A leading UK organisation which advocates for generous charitable giving has said that churches have seen a dramatic drop in their income as a result of the coronavirus pandemic.
Stewardship said that churches who are without an adequate online giving platform have been worse affected, as the ban on in-person services meant that many couldn't easily donate to their ministry by means of cash or cheque.
The CEO of the charity, Stewart McCulloch, said that is has become clear to them that "literally thousands of churches are losing usual donations from members, simply because they don't have the resources or expertise to set up safe, user-friendly, online donor options."
The organisations head of growth Pod Bhogal told Premier Christian News: "Many of them have websites, but they don't have online donations.
"Therefore what they've ended up doing is things like going to PayPal to receive donations, where you can't receive Gift Aid. Or they've gone to other donation platforms where the fee structure is quite opaque, but also the Gift Aid is not paid instantly, which is something that Stewardship would do if the church used gift.net as their online platform for receiving donations."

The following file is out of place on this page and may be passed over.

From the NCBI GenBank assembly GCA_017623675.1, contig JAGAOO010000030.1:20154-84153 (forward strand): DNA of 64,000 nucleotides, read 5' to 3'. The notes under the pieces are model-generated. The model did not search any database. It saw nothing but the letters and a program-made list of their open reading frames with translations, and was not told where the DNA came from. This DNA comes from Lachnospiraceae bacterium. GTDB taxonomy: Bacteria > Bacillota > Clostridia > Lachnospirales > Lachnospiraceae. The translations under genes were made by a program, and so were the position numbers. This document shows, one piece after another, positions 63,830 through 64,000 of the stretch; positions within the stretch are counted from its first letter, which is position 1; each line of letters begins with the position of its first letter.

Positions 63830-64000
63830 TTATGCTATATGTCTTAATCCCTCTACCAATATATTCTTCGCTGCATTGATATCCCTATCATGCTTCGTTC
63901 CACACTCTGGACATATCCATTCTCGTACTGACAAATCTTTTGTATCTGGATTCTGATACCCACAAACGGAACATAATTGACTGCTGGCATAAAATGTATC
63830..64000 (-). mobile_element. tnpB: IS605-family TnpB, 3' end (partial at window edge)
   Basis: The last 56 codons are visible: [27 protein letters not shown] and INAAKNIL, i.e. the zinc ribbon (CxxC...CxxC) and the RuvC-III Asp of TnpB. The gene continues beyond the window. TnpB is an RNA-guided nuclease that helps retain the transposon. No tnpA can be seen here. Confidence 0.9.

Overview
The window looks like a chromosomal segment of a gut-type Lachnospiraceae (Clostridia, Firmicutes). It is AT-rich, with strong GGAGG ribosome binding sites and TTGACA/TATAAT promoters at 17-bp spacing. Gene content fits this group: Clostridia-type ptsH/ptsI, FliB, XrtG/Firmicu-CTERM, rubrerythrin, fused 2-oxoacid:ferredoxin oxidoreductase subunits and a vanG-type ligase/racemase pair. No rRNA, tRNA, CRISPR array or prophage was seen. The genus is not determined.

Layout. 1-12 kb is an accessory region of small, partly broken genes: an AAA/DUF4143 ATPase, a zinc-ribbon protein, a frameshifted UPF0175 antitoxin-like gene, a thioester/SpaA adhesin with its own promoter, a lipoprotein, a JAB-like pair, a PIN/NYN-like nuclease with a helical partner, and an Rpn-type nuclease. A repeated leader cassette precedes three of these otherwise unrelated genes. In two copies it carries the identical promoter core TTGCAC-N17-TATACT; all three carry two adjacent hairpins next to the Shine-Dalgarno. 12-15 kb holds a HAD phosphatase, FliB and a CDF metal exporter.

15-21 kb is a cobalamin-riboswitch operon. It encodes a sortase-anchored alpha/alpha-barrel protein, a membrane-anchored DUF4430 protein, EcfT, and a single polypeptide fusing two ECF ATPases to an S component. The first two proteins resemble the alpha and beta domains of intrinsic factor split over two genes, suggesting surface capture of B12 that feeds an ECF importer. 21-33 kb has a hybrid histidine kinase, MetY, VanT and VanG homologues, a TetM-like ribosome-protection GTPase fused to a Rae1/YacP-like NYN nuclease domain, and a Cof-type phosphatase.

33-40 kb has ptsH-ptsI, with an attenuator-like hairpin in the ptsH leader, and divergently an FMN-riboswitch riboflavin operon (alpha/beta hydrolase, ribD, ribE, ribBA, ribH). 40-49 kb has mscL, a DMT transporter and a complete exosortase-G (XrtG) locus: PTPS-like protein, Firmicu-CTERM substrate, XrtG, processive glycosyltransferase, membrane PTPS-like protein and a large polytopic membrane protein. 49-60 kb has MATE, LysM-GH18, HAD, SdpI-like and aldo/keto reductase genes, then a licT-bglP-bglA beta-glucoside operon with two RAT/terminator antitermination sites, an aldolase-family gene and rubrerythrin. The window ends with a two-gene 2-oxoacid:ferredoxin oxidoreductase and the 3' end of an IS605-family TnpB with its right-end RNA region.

With Stewardship's give.net system, a custom link can be created for churches and sent out to members to ensure they have an avenue through which to give.
Bhogal explained churches have also lost money from not being able to rent out their halls or have any of their business-related ministries like cafes during lockdown.
"We think it's really an opportunity for Christians to really step up and really fill the void, and be really active in their generosity during this time. The need is really massive so there's an opportunity for us to step in and fill that need."
Many church denominations were quick to spot the financial implications of the coronavirus as the situation started becoming more serious. In March, treasurer of the Baptist Union, John Levick, issued a letter recognising the severity of the financial circumstances and providing guidance to church leaders.
"With no services, churches will lose income which comes in the offerings on a Sunday," he wrote at the time. "Where your people are already giving by standing order or online you may want to communicate to them that the church will continue to incur costs and encourage them to maintain their giving.
Where people normally give in the offering on Sunday, then encourage them to give by standing order or online."
He added: "Regrettably you may have people in your congregation who will either lose their employment or have to take unpaid leave. You will need to recognise that these people will be unlikely to be able to maintain their giving to the church."
Listen to Premier's interview with Pod Bhogal here: